He remembers watching performances and music videos on TV, which inspired his passion for commercial dance. Then he experienced something unexpected. "I had a cancer scare when I was at school," he explains, "and it was all clear and it was fine, but it gave me an awareness of teenage cancer that I never had before." Determined to make a difference, Liam took inspiration from those TV performances and created his own fundraiser event. "There was this thing called Fashion Rocks that used to be put on by Swarovski, and it was for charity," he says. "I wanted to do my own version, so I created a fashion dance show in Colchester in aid of Teenage Cancer Trust and then for the special care baby unit." He was only fourteen. He seems unfazed, perhaps because he is so used to being one of the youngest in his field, but it's an impressive achievement. "That’s where my love for dance and choreography was ignited, because I saw the ability of creativity," he says. "It was madness, I was in year ten at school, fourteen or fifteen, but from then on I knew I wanted to be a choreographer.” Perhaps it is this that makes Liam's story unique. Many people in Liam's position start their careers knowing only that they want to dance professionally, and becoming a choreographer is a much later development. Liam knew even before leaving school that his end goal was to be a creative.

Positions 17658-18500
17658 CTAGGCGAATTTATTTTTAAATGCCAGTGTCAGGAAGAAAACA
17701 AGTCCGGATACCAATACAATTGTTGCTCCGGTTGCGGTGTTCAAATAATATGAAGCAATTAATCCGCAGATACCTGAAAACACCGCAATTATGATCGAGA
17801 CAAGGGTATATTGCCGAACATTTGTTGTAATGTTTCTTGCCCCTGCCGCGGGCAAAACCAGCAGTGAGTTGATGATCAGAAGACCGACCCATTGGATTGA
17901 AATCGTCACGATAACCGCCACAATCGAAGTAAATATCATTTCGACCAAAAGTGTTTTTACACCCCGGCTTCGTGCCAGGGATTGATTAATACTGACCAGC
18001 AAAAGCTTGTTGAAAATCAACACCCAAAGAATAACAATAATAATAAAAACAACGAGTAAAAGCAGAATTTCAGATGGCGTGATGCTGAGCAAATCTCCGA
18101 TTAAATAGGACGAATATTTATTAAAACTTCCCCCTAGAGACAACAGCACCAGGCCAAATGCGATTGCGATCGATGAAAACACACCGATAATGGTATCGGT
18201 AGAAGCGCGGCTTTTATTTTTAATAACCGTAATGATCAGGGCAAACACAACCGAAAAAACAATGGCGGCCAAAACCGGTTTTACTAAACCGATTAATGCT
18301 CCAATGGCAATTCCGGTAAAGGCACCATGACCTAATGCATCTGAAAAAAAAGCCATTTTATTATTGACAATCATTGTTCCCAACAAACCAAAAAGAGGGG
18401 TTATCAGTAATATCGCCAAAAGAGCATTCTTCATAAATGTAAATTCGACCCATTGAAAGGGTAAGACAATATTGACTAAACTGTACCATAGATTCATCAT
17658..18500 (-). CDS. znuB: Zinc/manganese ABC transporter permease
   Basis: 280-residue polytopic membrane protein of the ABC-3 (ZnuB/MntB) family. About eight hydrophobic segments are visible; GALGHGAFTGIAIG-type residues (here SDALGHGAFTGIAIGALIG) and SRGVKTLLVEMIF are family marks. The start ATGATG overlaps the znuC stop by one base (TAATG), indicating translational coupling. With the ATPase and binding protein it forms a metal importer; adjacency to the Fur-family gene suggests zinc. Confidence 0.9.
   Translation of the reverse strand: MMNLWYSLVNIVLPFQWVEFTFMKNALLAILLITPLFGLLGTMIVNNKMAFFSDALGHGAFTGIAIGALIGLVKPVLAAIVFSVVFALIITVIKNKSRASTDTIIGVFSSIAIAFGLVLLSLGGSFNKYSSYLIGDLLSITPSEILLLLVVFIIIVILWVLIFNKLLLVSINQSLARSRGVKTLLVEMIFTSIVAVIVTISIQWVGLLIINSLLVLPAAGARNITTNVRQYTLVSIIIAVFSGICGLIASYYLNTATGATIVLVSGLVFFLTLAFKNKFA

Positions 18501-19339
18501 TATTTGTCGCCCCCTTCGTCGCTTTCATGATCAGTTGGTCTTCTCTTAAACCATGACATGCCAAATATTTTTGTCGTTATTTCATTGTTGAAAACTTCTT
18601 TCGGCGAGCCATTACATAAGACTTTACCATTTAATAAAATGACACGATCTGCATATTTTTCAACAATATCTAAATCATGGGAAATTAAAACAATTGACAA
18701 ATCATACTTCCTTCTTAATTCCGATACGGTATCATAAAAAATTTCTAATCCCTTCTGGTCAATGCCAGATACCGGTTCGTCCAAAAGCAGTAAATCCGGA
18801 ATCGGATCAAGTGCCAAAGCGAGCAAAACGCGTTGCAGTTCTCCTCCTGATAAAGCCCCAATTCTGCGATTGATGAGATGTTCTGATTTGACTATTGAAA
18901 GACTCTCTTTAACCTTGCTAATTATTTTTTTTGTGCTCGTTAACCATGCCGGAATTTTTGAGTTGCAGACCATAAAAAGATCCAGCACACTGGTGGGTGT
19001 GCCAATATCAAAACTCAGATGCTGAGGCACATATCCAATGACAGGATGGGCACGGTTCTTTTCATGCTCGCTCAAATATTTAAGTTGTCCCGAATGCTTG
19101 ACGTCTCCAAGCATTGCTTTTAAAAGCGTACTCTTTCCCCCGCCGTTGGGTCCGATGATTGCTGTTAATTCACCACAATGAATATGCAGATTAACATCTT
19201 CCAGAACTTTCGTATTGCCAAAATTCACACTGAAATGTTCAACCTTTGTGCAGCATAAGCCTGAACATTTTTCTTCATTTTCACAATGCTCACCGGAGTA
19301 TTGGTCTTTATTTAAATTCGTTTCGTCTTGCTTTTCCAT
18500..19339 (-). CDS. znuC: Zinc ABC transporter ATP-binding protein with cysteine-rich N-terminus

His perspective was altered slightly when he started full time training at Tiffany Theatre College. Although he was always looking for opportunities to assist his teachers and choreographers, an undiscovered talent for musical theatre emerged that shifted his priorities. "They started to pick up loads on my musical theatre side," he says. "I did Seymour in Little Shop of Horrors, Rick in A Slice of Saturday Night, and Jesus in Godspell, so my end goal kind of shifted in my brain," he says. "They made me believe in myself with my singing and acting again, and suddenly I wanted to be a musical theatre performer." During Liam's graduation year he was signed to Global Artists to be represented for musical theatre work. He was successful too; he was immediately offered a six month contract as an actor in an opera at the Coliseum, and was down to the final cut for Hairspray and Dirty Dancing. "I was like OK this is my path," he says. Then everything changed again. "I got offered Duffy’s video," he says. "So I spoke with my musical theatre agent, because suddenly all these things were coming in for me commercially." His agent's advice was clear: the theatre world is timeless, but the commercial industry is less forgiving of age. He should pursue commercial dance while he had the opportunity, and come back to musicals when he was ready. Liam starts laughing at the irony of it all. "I had this dream of acting before I danced, then of choreographing before college," he says. "I went to college as a commercial dancer, found this new lease of life in theatre, and then finally ended up going back to commercial."